Navigation

Rivulet and KARL STORZ Sign Reseller Agreement to Promote Comprehensive Operating Room Integration Technologies

18/03/2009 | Empresa

CULVER CITY, CA (March 18, 2009) – KARL STORZ Endoscopy-America, Inc., a world leader in diagnostic and operative minimally invasive endoscopic technology and operating room integration, announces that it has entered into a reseller agreement with Rivulet Communications, whose technology enables HD Medical Video anywhere on and off the hospital IP network. Under terms of the agreement KARL STORZ will be entitled to resell Rivulet’s complete suite of networking products and to utilize the expertise of both companies to jointly sell, market and promote their respective products and services for integrated operating room solutions in the United States.
Both companies will embrace this new partnership to combine KARL STORZ OR1® Integrated Operating Room technology with Rivulet’s IP Video Transport and Storage applications to provide customers with complete OR and video solutions.

“This reseller agreement with Rivulet advances our vision of anticipating and addressing future trends with the development of sophisticated products, services and processes,” said Connie Padden, Director of Technology Integration, KARL STORZ. “I am confident that the expertise and leadership of both companies will be utilized to provide true interoperability in the OR and throughout the entire hospital.”

“Rivulet recognizes the leading market position of KARL STORZ,” said Ed Kennedy, Rivulet CEO. “KARL STORZ customers are embracing Rivulet’s solution as the new means by which to move video around the hospital. This reseller agreement will allow both companies to leverage their strengths and present a unified solution to their customers.”

KARL STORZ OR1® is the comprehensive operating room integration solution that seamlessly combines high-performance surgical and video technologies, as well as data and image management. Touchscreen panels provide a realistic user interface that gives surgeons and OR teams complete command of system settings and functions via intuitive icon-based controls. OR1® integrated suites offer the capabilities of a broad selection of the most advanced surgical technologies, including the most advanced FULL HD video imaging system available.

The combination of OR1® capabilities with Rivulet’s patented technology will enable hospitals to incorporate a number of applications for IP transport of medical-grade video into integrated operating room environments. Used as a tool for education and training, surgical teams can demonstrate new surgical techniques in real time to specialists or medical students in other locations. Surgeons in the OR can also take advantage of live two-way video interactions with pathology and other department to streamline efficient transfer of knowledge and support decision making. Rivulet’s technology essentially creates a console outside the sterile field. This means that specialists outside the OR can conduct visual consultations without leaving their offices while referring to high-quality video on desktop PCs. Videos can be stored on the network in an online video library for analysis and editing, which provides a critical capability to doctors by enabling them to review stored case videos using the PCs in their offices. In addition to being made a part of the patient record, these videos can also be edited for use in training presentations.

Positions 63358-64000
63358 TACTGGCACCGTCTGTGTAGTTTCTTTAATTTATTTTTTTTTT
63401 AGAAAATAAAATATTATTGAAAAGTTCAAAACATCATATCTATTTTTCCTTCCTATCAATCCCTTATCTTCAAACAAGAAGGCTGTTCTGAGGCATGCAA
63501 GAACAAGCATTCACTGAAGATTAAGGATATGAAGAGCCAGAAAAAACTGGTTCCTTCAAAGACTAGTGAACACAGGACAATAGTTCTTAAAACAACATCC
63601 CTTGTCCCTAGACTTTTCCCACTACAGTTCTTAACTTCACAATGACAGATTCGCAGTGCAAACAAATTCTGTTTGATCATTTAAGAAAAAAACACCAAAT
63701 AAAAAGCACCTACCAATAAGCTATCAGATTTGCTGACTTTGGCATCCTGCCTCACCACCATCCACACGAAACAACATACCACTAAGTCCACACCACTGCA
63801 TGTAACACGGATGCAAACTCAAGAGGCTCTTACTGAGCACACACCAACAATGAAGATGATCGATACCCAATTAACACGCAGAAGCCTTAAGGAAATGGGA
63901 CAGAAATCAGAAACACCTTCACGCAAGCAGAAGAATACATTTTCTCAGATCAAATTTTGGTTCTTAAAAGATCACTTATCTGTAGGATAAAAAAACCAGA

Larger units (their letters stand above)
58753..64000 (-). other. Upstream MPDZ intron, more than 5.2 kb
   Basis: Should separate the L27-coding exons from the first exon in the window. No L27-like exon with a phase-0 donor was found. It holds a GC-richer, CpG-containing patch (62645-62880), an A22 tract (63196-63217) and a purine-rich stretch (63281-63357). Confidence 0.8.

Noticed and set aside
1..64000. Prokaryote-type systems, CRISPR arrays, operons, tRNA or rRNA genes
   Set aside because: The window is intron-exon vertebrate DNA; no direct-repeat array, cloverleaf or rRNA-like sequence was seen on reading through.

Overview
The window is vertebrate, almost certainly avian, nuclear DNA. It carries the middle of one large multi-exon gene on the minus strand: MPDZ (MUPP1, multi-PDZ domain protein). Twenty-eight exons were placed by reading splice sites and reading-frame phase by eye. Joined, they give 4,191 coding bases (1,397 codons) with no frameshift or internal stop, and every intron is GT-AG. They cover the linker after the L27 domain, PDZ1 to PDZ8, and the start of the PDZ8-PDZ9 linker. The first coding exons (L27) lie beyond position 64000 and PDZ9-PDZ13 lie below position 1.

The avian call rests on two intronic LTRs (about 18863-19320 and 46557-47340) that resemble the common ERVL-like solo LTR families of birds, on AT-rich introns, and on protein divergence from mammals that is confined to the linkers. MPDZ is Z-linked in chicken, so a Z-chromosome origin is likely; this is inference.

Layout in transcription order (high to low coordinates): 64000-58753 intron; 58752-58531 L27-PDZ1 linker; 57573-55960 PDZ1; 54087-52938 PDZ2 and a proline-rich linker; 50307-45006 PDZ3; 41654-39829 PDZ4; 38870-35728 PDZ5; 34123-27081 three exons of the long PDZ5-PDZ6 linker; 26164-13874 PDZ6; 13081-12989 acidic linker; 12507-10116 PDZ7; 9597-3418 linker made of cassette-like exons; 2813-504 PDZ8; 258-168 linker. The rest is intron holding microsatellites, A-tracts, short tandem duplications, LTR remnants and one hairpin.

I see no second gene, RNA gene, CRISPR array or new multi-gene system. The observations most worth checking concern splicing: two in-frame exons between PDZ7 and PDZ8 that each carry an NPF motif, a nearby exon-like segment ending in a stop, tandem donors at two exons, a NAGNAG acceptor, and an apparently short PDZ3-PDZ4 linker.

Rivulet’s IP video network product suite is the first solutions to make high-quality, high-definition video possible over existing IP networks. For hospitals, this means substantially lower costs and increased ubiquity. Rivulet’s technology offers high-quality video with high-resolution imaging, free of compression artifacts. The video format enables extraction of sharp individual frames that are delivered in real time with low latency. Conventional methods used previously to transfer video outside the OR required considerable compromise. Coverage area had to be sacrificed to maintain quality, and while use of an expensive dedicated network was required, video could be delivered only where cable was pulled. Higher coverage area over the network meant use of traditional compression techniques and loss of quality.